Both Ellison and Perez say they support a fifty-state approach to recruit grassroots candidates and build up local and statewide party organizations, and would focus on a pro-labor, pro-civil rights, and pro-immigration agenda. Each has received support from a host of Democratic Leaders and liberal luminaries.
Ellison, who pledged to leave his Congressional seat if he wins to dedicate himself to the DNC full-time, has the backing of Sanders, Warren, Senate Minority Leader Chuck Schumer, and filmmaker Michael Moore.
Perez, meanwhile, counts on the tacit approval of President Obama, the backing of Joe Biden, former attorney general Eric Holder, and disability rights pioneer and former Congressman Tony Coelho, among others.
Ellison has snagged endorsements from the AFL-CIO, the SEIU, and the CWA. But Perez is favored by leaders of unions including the International Longshoremen Workers Association and the United Farm Workers.
ILWU International President Robert McEllrath told The Progressive,“Tom Perez helped the ILWU at a critical time in our negotiations, and working with him gave me the opportunity to see firsthand that he is hardworking, trustworthy, and a straight shooter.”
As Secretary of Labor, Perez implemented an important conflict-of-interest rule ensuring financial advisors put their clients’ interests ahead of their own, and expanded the minimum wage and overtime protection for an estimated 2 million home healthcare workers, among other policy victories. An attempt to extend overtime pay for millions of workers was blocked last year by a federal court.
But Perez has been criticized on other fronts. Over the protestations of some Democrats, Perez granted waivers to large financial institutions accused of market manipulation—including Citigroup, JPMorgan, and Barclays—allowing them to manage pension funds.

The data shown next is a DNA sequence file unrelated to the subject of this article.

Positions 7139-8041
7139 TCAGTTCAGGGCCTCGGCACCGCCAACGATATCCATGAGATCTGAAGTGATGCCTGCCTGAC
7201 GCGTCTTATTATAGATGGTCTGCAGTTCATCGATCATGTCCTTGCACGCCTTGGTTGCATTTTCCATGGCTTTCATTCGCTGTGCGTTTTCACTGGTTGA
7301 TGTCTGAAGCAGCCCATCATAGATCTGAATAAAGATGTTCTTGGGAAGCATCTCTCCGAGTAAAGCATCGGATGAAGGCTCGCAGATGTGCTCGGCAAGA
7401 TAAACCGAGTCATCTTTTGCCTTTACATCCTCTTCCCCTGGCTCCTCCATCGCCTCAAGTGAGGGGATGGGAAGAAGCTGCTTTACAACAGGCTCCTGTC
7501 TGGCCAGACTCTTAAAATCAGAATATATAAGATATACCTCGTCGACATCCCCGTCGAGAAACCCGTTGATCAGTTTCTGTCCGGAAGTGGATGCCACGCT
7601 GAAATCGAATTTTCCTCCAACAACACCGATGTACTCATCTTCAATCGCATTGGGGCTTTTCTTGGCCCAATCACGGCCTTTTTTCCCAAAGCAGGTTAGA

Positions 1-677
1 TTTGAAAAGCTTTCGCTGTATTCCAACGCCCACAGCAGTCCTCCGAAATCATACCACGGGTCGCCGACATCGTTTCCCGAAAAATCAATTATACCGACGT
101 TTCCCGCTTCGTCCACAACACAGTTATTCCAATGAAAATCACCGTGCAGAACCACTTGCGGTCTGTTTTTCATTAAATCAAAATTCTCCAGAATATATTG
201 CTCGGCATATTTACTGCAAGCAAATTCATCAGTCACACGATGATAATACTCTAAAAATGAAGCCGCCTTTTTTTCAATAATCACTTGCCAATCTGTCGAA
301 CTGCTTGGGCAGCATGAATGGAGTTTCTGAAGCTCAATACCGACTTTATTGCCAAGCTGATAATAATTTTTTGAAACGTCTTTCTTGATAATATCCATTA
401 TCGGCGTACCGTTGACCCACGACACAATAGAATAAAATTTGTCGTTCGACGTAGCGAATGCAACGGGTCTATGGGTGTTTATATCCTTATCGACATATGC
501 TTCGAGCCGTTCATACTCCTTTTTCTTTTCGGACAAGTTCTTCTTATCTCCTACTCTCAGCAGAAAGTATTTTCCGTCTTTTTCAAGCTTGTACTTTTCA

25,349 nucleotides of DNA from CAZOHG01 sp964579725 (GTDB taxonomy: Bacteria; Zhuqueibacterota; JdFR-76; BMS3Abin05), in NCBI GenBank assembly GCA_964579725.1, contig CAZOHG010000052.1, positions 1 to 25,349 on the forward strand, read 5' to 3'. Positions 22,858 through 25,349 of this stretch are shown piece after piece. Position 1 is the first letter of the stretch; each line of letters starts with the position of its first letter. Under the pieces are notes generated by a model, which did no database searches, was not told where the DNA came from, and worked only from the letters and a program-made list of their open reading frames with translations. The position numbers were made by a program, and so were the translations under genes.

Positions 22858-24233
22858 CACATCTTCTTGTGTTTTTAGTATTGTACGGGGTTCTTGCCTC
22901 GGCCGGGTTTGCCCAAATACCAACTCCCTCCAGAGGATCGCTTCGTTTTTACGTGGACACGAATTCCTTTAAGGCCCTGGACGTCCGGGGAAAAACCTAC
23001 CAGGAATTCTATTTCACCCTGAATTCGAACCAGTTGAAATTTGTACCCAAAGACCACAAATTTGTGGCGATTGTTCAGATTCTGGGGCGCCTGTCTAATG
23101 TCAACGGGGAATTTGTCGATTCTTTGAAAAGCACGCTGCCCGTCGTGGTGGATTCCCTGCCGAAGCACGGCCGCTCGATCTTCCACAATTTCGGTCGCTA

In contrast, Ellison co-sponsored a bill in 2010 to break up the banks in the wake of the 2008 financial crisis.
For many on the left, the DNC is an institutional boogeyman, a symbol of the party’s coziness with big donors and increasing distance from the working class. While establishment Democrats pointed fingers at Russia, James Comey, and third party candidates to explain Trump’s victory, others blamed the Debbie Wasserman Schultz-led DNC for undermining the candidacy of Sanders, who polled significantly ahead of Trump and appealed to many of the same white, working-class voters who proved decisive to the real estate mogul’s win.
For many on the left, the DNC is an institutional boogeyman, a symbol of the party’s coziness with big donors and increasing distance from the working class.
Emails released by Wikileaks around the time of the party’s convention in July confirmed that the DNC had colluded against the Independent Senator from Vermont, and resulted in Schultz’s resignation.
Whoever becomes chair will have a big role in determining the future practices of the party, including in the use of superdelegates,a contentious issue during the primary. (The vast majority of superdelegates went for Clinton, many defying the popular will of their state’s voters.)
These and other issues will be decided by a Unity Reform Commission to be established after the DNC election. The commission was a compromise reached in exchange for the promise that Bernie backers wouldn’t hold a floor fight over party reforms.
The hope is that Ellison’s ascension could make the DNC more democratic and responsive to supporters. Whoever comes out on top Saturday will impact how Democrats resist Trump and their plan for how to win elections and take back power.